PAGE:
Ode to Ronald Blythe

Ronald Blythe rode his bicycle from his house in the Suffolk hamlet of Debach to the neighbouring town of Charlsfield in the summer of 1967.

When Akenfield, a portrayal of a rural life that was quickly vanishing from view, was released in 1969, it was immediately hailed as a classic.

Blythe's fame thanks to Akenfield may have obscured the numerous other products of his lengthy years of writing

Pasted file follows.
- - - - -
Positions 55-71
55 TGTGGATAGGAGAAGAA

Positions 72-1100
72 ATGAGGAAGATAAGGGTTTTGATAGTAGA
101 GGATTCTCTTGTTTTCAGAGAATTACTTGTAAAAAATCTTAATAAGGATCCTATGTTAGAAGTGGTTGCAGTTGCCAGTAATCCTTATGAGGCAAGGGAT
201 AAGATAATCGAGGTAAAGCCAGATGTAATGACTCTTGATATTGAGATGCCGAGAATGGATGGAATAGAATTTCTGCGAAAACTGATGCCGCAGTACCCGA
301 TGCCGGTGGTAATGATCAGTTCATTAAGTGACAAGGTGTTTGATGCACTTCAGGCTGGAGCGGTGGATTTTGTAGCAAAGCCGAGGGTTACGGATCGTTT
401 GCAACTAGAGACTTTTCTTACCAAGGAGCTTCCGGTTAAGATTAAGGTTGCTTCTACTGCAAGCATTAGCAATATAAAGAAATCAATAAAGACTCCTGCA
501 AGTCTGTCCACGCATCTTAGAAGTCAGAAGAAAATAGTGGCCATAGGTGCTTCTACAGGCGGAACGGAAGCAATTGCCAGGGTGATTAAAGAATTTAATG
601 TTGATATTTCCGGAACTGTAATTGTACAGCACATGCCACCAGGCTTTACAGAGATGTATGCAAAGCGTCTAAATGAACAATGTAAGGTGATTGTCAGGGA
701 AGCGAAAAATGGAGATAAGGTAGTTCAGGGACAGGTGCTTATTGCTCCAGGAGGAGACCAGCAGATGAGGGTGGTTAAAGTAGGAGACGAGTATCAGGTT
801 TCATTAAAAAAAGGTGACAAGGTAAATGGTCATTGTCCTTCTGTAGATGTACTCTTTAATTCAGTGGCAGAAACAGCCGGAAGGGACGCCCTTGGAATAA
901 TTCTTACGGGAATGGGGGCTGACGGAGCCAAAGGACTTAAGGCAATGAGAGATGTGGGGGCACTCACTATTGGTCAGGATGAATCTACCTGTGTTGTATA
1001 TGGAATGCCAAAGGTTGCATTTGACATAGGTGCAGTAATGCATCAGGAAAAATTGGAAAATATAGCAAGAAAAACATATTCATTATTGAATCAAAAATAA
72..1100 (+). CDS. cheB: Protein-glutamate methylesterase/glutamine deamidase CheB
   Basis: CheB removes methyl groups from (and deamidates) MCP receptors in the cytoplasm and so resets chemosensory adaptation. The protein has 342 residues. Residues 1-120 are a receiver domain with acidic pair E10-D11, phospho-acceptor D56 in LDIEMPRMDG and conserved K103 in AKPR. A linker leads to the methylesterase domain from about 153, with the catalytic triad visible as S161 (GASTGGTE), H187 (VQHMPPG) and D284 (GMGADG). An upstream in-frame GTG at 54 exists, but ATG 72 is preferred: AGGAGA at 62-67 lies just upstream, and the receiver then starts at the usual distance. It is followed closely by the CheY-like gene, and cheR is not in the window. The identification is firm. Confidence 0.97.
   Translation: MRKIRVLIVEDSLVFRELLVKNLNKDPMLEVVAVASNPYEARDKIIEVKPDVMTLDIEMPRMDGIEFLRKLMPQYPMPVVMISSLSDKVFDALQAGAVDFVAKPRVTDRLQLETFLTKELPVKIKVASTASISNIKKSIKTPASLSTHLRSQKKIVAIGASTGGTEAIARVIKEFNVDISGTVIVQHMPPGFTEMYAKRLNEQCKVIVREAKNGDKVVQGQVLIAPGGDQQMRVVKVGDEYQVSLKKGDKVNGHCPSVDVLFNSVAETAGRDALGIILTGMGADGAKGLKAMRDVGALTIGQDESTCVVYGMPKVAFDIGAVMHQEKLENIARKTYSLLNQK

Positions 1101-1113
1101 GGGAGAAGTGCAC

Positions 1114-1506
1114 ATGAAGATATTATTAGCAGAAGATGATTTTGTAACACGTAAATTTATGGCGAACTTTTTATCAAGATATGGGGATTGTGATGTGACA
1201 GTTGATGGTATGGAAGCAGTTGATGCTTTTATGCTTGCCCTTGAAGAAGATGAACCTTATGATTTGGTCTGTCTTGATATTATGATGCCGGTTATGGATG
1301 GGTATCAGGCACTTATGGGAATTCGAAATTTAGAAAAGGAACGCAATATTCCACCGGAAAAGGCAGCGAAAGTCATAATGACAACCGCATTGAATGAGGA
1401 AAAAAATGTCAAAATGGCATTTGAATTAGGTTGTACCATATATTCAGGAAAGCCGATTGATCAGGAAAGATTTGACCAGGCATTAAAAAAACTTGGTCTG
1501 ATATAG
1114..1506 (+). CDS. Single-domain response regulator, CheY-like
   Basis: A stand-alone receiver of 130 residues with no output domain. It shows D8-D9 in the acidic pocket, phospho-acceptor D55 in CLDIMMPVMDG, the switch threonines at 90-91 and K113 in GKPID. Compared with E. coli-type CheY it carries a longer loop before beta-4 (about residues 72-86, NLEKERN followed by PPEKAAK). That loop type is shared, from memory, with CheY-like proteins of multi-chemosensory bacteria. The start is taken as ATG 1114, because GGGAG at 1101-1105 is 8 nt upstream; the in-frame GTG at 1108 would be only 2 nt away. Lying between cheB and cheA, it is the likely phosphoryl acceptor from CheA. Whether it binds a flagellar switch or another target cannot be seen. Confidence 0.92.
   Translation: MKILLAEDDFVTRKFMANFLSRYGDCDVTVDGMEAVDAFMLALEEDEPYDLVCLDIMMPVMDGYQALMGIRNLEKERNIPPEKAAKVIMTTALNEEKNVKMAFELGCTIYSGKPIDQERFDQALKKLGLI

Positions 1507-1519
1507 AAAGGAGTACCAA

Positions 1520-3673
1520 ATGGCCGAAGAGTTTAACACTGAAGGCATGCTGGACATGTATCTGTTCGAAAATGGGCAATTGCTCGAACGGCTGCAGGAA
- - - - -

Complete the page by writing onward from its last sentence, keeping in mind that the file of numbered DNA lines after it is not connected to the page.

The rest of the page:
The best contemporary author about the English countryside, according to his contemporaries and many readers, is Blythe, who passed away at the age of 100.

A Treasonable Growth, Blythe's first book with Forster as an influence, was released in 1960. In 1963, he published The Age of Illusion

Blythe turned rejected a film offer from the BBC but eventually agreed to a proposal from fellow Suffolkite and theatre director Peter Hall.